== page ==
Learning Mandarin is important but…

Language is no doubt a very important subset of culture and it augurs well if an expatriate learn up some basic langulearning chineseage in the foreign land to navigate around.  However, my own research data in China shows that while an expatriate leader may have a good command of Mandarin, the official language of China, he or she may still not demonstrate a good dose of Cultural Intelligence, or CQ™, as some of the local staff alluded to me. A leader from Hong Kong, Singapore, Malaysia or Taiwan, or a “returning chinese”, sometimes termed as the “sea turtles,” may not necessarily have the ability to build trust relationships with the local staff at the workplace. What gives, then?

A lot of us who can speak Mandarin fluently tend to minimise the impact of the actual cultural distance between us and the local team. We think that because we are able to understand and communicate fluently in their language, we are “them” and we don’t have to do the extra legwork, such as finding creative ways to bridge the intellectual and emotional gaps that exist between us and “them.” We forget that our values systems may be different even though we may look similar and speak the same language. Worse, we forget that while we use the same language, the nuances of each word or sentence may come off completely differently and to the locals, what seem innocent may be perceived as extremely arrogant and dismissive. Consider this real-life example:

A mandarin-speaking expatriate leader said to his client, “This is a very simple problem.” It seems very straightforward and what he intended to convey is a sense of assurance for the client to undertake his proposed approach to solving the problem. However, the tone in which he used, unfortunately, was misconstrued by the client as condescending and over-simplying the problem. The client said that it made her feel stupid when the expatriate leader used the word, “Simple” in mandarin. So it looks like the old adage is true, especially in cross-cultural contexts: “It’s not what you say but how you say it.” 
Lest you turn away from this post thinking that I advocate throwing away the chinese dictionary and sacking your chinese teacher, I strongly believe that we need to have some language proficiency, the higher level the better, because that takes your conversations and relationships with the locals to an entirely different and deeper level, beyond the “ni hao” (hello) and “gei wo yi ge pi jiu” (give me a beer). I am able to have conversations with my clients that my American counterpart cannot hope to join in, and I am eternally grateful for my dad who forced me to learn Mandarin in school. Unfortunately, just counting on language proficiency alone to bring more business or build better teams in the local scene will not fly. There needs to be a concerted effort and internal motivation to want to gain local cultural knowledge, in addition to language proficiency, and then channel these knowledge clusters into meaningful and respectful gestures and behaviours that are congruent to the locals’ values system. So it seems that even for some of us who speaks the language fluently, there still exist a skills gap in translating all those cultural knowledge (including language)  into accurate interpretation and appropriate behavioural manifestations. Bridging that skills gap requires Cultural Intelligence.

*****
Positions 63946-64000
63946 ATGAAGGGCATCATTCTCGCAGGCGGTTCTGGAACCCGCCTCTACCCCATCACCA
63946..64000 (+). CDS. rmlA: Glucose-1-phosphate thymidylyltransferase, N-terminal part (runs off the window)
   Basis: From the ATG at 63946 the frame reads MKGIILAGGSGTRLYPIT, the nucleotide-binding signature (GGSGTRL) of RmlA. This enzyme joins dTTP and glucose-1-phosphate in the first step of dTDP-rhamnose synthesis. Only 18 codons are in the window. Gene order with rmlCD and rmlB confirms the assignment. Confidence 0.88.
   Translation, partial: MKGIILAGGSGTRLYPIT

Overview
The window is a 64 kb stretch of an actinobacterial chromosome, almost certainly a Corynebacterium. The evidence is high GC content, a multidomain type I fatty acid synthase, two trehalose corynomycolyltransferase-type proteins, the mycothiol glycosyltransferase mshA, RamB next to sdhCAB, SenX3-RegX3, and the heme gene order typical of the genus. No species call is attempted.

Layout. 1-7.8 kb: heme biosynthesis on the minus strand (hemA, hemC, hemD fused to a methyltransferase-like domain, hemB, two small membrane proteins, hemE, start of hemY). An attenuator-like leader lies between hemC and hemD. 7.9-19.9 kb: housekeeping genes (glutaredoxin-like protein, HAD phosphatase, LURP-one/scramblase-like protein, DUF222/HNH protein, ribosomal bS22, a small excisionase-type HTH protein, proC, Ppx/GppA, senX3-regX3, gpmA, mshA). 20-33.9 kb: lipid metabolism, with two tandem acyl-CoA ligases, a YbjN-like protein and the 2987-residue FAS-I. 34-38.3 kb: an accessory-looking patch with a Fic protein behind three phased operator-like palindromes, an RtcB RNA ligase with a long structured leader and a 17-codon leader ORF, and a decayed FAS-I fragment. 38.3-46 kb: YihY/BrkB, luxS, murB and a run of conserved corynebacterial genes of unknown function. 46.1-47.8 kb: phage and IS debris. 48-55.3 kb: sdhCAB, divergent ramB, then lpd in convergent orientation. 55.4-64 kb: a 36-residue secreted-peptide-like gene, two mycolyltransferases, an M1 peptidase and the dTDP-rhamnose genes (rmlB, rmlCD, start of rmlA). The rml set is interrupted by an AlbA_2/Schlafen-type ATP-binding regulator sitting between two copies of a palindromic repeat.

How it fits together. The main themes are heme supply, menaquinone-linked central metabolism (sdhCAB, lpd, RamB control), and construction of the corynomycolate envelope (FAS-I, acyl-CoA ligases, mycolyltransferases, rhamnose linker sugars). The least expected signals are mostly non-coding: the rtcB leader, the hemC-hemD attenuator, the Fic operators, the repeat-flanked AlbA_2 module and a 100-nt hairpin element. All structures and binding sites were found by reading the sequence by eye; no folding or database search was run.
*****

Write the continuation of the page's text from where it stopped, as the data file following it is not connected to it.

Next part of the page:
How Culturally Intelligent Are You?

For those of us who have been “career expatriates” for a while, we can tell you that just because you have worked and lived in India for 6 years does not necessarily mean that you would transition easily into China, for example. In many cases, if you were like me, you would still feel like a bull in a china shop!

While most of the skills and lessons learned you garner from your previous postings are useful as reference or starting points in the initial starting line of your new posting, you find that you will have to re-learn or un-learn some things as well because the context you are dealing with is different – the people, the norms and cultural nuances in daily routines, the way negotiations are done, even how you negotiate traffic in Cairo is vastly different if you now live in Jakarta. Certainly, the art of trust-building differs from one region to the next.

How you adapt and evolve across the cultural terrains like a chameleon, is essentially dependent on how “culturally intelligent” you are, or how much CQ™ you possess. That is the “X” factor that makes or breaks your multi-cultural experience, be it at the workplace or in your daily life at your outpost.

CQ™ is multi-faceted and each facet can be developed and nurtured over time:

  • CQ Knowledge (CQ1)  – What you know about the culture
  • CQ Meta Knowledge (CQ2)  – How do you process and plan to use the information about the new culture
  • CQ Motivation (CQ3) – Why do you bother or even want to adapt in cross cultural environment
  • CQ Behaviours (CQ4) – What are the cross-cultural behaviours you exhibit to bridge cultures

Channeling your CQ is key to unlocking cross-cultural relationships and building emotional trust with locals and enhance your overall experience working and living in cross-cultural environments. Yet, you still need to make the first step of WANTING to put past your notions about that new culture and DESIRING to learn to be more culturally intelligent.

“If we are going to live with our deepest differences then we must learn about one another.”
― Deborah J. LevineMatrix Model Management System: Guide to Cross Cultural Wisdom